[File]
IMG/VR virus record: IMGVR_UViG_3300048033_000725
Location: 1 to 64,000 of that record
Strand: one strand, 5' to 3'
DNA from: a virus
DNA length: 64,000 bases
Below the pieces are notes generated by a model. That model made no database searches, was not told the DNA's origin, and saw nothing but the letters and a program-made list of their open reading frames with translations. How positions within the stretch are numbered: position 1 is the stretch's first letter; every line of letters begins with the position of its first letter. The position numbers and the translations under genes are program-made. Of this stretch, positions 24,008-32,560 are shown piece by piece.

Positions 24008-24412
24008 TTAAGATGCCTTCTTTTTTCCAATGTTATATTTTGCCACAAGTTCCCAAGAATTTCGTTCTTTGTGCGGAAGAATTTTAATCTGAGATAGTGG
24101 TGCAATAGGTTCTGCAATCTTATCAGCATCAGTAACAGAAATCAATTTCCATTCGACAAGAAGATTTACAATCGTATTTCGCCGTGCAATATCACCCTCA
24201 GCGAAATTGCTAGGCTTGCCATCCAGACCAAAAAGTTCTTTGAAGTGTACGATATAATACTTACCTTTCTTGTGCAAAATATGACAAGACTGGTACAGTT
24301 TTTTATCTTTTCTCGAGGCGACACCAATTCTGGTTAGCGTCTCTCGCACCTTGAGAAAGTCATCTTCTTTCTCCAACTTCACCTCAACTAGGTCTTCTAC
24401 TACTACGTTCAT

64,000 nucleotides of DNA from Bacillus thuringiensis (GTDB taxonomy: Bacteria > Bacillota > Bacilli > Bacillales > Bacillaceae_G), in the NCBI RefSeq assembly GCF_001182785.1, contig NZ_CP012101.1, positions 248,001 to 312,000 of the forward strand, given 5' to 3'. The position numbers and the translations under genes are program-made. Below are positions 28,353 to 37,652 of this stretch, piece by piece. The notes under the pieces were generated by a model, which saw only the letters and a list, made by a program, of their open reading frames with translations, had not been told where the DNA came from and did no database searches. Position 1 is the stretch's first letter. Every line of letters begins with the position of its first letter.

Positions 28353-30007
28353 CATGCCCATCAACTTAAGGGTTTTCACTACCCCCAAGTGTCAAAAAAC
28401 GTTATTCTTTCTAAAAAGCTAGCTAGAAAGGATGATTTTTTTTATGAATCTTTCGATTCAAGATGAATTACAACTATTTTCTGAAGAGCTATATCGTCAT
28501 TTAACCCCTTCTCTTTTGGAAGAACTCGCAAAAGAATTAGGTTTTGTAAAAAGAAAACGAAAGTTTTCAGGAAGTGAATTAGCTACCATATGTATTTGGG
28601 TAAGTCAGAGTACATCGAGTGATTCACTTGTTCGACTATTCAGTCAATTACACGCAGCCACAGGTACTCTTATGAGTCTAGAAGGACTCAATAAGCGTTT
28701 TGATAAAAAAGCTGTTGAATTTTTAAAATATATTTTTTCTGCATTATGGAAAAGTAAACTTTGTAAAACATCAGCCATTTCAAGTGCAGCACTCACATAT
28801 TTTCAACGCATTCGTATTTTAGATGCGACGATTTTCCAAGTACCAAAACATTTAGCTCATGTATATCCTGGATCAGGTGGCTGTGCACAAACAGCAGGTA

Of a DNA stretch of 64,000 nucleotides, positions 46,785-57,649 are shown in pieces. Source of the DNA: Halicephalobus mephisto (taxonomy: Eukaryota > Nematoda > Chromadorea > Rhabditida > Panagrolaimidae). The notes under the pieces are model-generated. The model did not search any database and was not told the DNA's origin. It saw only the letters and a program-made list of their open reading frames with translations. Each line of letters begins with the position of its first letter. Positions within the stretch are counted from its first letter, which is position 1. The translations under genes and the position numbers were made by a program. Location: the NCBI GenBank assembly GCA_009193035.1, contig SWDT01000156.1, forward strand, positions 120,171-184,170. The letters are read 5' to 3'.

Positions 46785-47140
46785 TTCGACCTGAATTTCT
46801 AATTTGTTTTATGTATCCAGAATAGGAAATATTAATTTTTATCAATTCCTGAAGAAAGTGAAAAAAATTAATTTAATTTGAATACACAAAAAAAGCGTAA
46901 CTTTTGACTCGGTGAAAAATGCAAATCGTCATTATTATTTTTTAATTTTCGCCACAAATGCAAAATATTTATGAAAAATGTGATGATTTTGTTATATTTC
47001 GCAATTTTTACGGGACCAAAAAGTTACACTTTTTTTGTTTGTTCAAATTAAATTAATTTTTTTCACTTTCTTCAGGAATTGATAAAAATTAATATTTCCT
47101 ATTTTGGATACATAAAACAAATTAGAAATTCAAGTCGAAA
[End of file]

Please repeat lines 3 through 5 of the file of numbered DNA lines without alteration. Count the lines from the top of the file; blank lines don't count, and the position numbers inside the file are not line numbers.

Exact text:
Strand: one strand, 5' to 3'
DNA from: a virus
DNA length: 64,000 bases